What Does Mold Smell Like? [UPDATED]

Mold is something you never want to find in your house, whether it pops up in plain sight or stays hidden inside walls and crevices. One of the most common ways that people discover that their home has a mold problem is through the smell; let’s take a closer look at what mold actually smells like, where mold odors are most common, and what to do when you want to remove a mold smell from your home.

Does Mold Smell?

Yes: mold does smell. Mold has a distinct, unpleasant odor which can range from smelling musty to horrible depending on the type of mold, severity of the mold growth, and where it is growing. The reason why mold has a distinct smell is through the production of MVOC, or microbial volatile organic compounds. Some of these microbial volatile organic compounds are responsible for the “musty” smell that accompanies mold growth in the home.

What Does Mold Smell Like

Most molds have at least a moderate “musty” smell, which is best described as an earthy, old, stale smell which may smell faintly like old, rotting leaves. Some types of molds have stronger smells depending on the type and level of MVOCs they produce, as well as where—and how big—the mold has grown.

One of the distinct features of mold’s unpleasant scent is its persistence. It remains in the room or general area of the mold growth even if windows are opened or a fragrance spray is misted around the room. If you find that a room cannot lose its musty smell even after fresh air has been let in, you may have a hidden mold problem inside the walls or floors.

What Does Black Mold Smell Like

Black mold, like other molds, has a baseline musty smell; however, many types of black molds have a particularly unpleasant odor that goes beyond simple mustiness. Black mold tends to have an overpowering smell akin to rotting wood or paper, as well as a wet, dirty smells similar to old socks or other smelly clothing. Some strains of black mold, such as Stachybotrys, are known for smelling especially unpleasant whenever they grow inside a house.

Mold Smell in House

Even if you can’t see mold growing in your home, you will still be able to smell it. When mold grows inside of a home—whether it’s visible mold inside a bath tub or mold that’s hidden behind walls—it produces an unpleasant odor that will eventually become strong enough to be noticed by the home’s occupants. Mold’s unpleasant scent may be faintly musty and wet, or it could be overpowering like rotting wood or rotting leaves.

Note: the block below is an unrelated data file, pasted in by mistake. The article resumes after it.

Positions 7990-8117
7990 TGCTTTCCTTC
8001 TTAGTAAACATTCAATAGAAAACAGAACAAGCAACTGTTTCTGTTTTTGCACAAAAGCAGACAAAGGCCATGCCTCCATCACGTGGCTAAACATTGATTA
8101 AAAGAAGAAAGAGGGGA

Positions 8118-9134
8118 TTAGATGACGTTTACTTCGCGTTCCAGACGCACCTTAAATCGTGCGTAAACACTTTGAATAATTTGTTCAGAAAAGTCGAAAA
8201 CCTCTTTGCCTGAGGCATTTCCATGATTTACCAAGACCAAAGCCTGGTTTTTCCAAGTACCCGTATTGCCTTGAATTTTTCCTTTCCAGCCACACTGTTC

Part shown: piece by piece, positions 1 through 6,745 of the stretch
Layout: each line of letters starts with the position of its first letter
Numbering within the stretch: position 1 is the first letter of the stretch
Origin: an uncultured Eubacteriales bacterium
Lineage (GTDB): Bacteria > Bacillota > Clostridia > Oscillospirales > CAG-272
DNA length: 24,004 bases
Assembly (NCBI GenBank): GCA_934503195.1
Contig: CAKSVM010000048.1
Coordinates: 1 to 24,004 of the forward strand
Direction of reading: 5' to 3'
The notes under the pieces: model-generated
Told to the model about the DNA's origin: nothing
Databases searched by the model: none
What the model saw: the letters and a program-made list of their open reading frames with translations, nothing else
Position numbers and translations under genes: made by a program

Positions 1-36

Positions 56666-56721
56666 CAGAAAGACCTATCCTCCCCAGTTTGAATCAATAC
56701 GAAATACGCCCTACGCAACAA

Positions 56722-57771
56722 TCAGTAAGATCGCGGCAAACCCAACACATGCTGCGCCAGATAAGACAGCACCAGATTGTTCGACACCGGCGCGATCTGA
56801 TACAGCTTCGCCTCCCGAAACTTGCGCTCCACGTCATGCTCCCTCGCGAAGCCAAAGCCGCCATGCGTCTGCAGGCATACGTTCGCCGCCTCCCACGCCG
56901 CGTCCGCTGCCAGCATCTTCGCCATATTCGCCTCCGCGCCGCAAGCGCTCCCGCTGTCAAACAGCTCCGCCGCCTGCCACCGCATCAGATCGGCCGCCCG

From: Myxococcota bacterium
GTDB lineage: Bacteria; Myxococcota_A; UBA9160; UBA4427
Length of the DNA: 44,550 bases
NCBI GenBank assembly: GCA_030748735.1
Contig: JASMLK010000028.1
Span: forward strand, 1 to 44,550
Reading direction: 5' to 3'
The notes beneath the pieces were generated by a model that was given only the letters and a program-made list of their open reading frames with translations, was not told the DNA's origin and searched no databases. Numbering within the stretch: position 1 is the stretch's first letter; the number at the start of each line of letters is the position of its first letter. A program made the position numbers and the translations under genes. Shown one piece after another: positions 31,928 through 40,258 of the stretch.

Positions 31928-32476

The key to removing any mold odor from the home is first pinpointing where the odor—and thus, the mold—is located. The best way to do this is to walk through your home and gently inhale the scents around you in order to look for the “moldy” area or areas.

Mold Smell in Bathroom

The bathroom is one of the most common places for mold to grow due to the generally damp and wet environment of most modern bathrooms. A mold smell in a bathroom may appear to be coming from the room as a whole or it can be localized to a certain area or item in the bathroom, such as a sink or toilet. If you find that the room as a whole smells moldy, it’s important to check for signs of visible mold in common areas such as the tub, toilet and sink; hopefully, the mold problem is “visible” and not hidden behind bathroom walls. However, if you can’t find any signs of visible mold, it’s highly probable that the problem is coming from inside the walls, floors or even ceilings.

How to Get Rid of Mold Smell

There is only one way to thoroughly get rid of a mold smell in your home, whether it’s in the kitchen, bathroom, or the living room wall: to remove the mold itself.

If the mold is inside your walls, you will need to hire a professional to come take care of it for you; this will not only reduce the chances that your home is damaged, but ensure that the mold is properly and safely removed.

If the mold is located in a specific visible area—such as the sink drain in the bathroom—then you can try your hand at at-home mold removal. Note: Always wear protective gear when cleaning mold. This includes professional cleaning gloves as well as a mask to ensure you don’t inhale mold spores while cleaning.

Step One: Purchase a mold-killing spray; these can be purchased at just about any home goods retailer. The spray should be spritzed generously on the area in the home that is covered in mold–if you can, spot test the mixture in order to determine if it will stain the wood, porcelain or other material that the mold is currently growing on.

Step Two: Let the mixture rest on the mold for at least 30 minutes. If the mold is particularly thick or stubborn, let it rest for at least an hour total.

Step Three: Dip a hard bristle cleaning brush in warm, soapy water. Scrub the moldy area thoroughly until it is removed.

Step Four: Use a blow-dryer to ensure it dries quickly and completely. Repeat as necessary in other areas with mold growth.


Mold has a distinct, unpleasant smell that can range from a light scent of musty attic to full-blown rotting leaves. Due to mold’s unusual odor, people often detect mold in their home by taking note of an unpleasant smell that won’t seem to go away. If you smell mold in your home, you should investigate thoroughly to help determine the source and scope of the mold problem in your home. Once you know what you are dealing with, you can tackle the problem thoroughly to ensure your home is completely mold—and unpleasant mold scent—free.

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